The Wainwrights (Part 1)…


Either I’m going slightly senile or I’m not well read (probably both), but in good faith I believed that it was Wainwright who wrote “I wandered lonely as a cloud”, a poem penned centuries ago amongst the rolling fells of the Lake District in Cumbria, arguably the most majestic of all landscapes in England.

It was during a review of Aldous Huxley’s “Doors of Perception” last time out that revealed that it was in fact Wordsworth and not (Alfred) Wainwright that surfed the stratosphere between Coniston and Keswick.

Then the recall kicked in, one of my friends had turned sixty in July and informed me (in our semi-inebriated state), that a friend of his had bought him a set of seven Wainwright books, and gentleman who I had never heard of before, so clearly my ageing brain had mixed up the two.

To the uninitiated, myself included, Alfred Wainwright was a British fellwalker, guidebook author and illustrator. His seven volume “Pictorial Guide to the Lakeland Fells” was published between 1955 and 1966 and consisted entirely of reproductions from his manuscript and associated etchings, an output that went on to become the bible on how to navigate and bimble over the not-so insignificant amount of two hundred and fourteen fells of Cumbria’s Lake District.

At sixty and having no walking experience, my friend’s mid-life crisis (sixty is the new forty!) was to attempt to cross off all Wainwrights by the time he meets our maker.

He started that journey in June with just a few chalked off, and as part of his birthday celebrations (he had six different events!), he suggested that I accompany him and his friends on a mission to bag several more this weekend.

Never willing to let a friend down or refuse a physical challenge, I willingly accepted his invitation to join his bimbling ensemble (after securing the mandatory pass out from the significant other) and subsequently did the needful by booking a small cottage in Witherslack, not too far from our challenging walk known as The Greater Kentmere Horseshoe, a hike that would attempt to reduce his remaining tally by nine.

We safely arrived at the old and rustic cottage, decanted the car and packed in the twenty bottles of real ale at the epicentre and coldest part of the fridge. I was delighted to see a secluded garden with a natural seating area where I would take my morning yoga and Wim Hof practices whilst we were there.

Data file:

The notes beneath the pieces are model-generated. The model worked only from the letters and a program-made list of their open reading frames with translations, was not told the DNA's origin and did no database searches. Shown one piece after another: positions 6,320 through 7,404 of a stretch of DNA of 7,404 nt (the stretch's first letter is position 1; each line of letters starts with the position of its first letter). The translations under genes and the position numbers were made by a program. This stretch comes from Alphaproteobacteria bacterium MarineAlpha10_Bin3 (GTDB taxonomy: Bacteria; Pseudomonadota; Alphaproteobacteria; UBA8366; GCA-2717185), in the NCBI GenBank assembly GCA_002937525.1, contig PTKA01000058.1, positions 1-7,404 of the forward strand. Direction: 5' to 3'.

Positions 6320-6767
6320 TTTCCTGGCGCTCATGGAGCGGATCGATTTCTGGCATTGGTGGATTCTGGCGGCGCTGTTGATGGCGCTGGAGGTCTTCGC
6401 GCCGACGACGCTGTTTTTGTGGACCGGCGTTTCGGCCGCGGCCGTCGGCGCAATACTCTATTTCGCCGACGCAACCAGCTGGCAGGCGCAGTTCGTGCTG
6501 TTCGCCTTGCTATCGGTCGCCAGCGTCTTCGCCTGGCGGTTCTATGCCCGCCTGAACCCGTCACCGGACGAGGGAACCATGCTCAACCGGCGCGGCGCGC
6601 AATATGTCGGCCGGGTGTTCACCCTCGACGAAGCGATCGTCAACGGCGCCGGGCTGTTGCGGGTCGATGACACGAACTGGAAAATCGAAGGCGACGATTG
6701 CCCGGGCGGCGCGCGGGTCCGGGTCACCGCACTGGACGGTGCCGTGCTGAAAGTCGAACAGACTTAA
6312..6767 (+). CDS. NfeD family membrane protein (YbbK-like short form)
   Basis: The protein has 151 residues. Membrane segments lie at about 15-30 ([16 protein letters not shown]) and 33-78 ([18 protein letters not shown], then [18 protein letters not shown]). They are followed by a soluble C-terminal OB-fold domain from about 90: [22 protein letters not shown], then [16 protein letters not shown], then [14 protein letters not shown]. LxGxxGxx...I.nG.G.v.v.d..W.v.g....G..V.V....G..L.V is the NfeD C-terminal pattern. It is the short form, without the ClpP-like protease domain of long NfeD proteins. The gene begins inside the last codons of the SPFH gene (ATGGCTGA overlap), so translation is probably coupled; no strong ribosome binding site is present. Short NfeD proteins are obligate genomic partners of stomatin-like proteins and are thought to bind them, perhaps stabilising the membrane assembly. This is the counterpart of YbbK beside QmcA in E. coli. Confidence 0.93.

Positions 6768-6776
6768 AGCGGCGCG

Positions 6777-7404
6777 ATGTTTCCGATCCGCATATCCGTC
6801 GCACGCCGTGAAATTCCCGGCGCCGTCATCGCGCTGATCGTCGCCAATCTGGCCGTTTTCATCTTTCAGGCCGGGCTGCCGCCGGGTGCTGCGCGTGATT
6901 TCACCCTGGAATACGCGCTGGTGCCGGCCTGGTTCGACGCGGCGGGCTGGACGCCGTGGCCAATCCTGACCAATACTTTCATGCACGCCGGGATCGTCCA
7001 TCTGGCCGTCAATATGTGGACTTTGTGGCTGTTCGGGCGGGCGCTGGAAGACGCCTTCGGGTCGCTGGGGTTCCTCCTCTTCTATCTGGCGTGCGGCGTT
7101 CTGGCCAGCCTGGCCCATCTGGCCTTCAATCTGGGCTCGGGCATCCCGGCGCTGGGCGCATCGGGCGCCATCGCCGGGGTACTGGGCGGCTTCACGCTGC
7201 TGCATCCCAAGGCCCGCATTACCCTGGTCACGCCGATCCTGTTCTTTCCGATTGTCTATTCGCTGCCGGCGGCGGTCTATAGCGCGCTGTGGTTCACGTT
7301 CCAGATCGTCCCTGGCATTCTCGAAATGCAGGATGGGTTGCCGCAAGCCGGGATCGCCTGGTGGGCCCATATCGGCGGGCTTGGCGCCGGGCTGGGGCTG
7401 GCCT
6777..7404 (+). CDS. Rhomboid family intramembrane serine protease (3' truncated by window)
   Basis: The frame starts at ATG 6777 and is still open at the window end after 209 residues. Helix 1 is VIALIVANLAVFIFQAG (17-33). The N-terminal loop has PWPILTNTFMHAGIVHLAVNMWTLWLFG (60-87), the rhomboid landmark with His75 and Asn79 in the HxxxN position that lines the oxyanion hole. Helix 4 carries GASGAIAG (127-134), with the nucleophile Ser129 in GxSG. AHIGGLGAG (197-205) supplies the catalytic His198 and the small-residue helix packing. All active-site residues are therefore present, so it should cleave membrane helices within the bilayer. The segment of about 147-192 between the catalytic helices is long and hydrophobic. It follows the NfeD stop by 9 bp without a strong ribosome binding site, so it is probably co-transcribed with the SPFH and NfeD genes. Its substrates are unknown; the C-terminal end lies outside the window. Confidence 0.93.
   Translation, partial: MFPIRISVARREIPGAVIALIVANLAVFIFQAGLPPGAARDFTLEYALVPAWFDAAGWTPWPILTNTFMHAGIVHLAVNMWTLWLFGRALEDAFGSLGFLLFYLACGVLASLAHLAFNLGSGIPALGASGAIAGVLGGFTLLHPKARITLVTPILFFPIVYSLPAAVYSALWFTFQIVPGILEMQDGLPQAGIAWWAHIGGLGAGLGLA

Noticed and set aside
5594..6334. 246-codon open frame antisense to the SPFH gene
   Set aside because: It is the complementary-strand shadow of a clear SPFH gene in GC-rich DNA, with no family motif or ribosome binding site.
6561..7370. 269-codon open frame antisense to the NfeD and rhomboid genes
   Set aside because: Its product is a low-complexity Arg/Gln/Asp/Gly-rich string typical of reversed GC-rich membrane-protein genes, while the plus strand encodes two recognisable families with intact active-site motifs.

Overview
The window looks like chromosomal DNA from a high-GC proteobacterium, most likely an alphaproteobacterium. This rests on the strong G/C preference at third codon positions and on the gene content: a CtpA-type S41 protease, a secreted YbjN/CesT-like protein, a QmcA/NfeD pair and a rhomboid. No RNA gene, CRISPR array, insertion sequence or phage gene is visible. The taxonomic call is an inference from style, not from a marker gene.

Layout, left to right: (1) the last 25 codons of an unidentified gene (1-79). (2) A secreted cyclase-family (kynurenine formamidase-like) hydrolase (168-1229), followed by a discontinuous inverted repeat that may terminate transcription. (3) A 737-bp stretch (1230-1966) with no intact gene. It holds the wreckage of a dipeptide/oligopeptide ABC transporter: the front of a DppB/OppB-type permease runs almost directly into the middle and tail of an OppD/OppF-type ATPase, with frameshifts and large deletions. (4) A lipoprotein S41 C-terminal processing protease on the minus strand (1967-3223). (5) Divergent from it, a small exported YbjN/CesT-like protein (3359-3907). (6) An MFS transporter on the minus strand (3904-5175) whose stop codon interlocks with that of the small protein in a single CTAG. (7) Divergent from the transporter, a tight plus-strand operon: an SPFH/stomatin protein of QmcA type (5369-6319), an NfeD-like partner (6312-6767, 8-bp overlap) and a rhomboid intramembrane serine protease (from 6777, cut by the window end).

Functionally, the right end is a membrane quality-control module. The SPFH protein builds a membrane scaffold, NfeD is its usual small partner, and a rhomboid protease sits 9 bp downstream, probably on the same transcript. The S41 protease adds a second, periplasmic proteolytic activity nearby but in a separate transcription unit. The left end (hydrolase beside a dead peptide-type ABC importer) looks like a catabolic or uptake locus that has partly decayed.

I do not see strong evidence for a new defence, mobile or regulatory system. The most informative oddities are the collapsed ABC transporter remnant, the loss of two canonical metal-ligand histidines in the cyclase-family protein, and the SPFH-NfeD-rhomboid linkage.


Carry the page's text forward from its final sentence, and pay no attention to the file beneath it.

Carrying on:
As is customary, once everything was in it’s right place (to quote Thom Yorke), we took to the tracks and found the local pub, The Derby Arms, and loaded up on carbs, fats and a little beer to ready us for our journey into Wainwright County.

Leaving early so that we could guarantee a car parking space due to the limited availability in the hamlet of Kentmere, we took a light breakfast and arrived at seven, loading up our backpacks with sandwiches, coffee, jelly snakes and blister patches and headed for the hills.

The last serious walk I had taken was the Wirral Way, a thirteen mile hike up an old disused railway line several years ago, and I went into the weekend with no training as such, just a dogged British spirit of stubbornness and arrogance.

It was clear from the outset that the arrogance was going to dissipate quicker than a fart in a jacuzzi as we started our first incline, with most if not all of the group struggling for a steady pace, with weak legs and a puffing chest, but we made it to the top of the first ridge successfully and then started for the first of the nine peaks.

As we did, a few things happened. Firstly, I realised that the Wim Hof breathing techniques I have semi-mastered over the last twelve months have more benefits, out on the hills inclines are easier if the mind is set to calm and the belly, chest and head are synchronised with leg movement.

Secondly, I realised that the significant effort I had put in over the last three weeks in mind, body and soul control had paid off, as I found the walk relatively easy.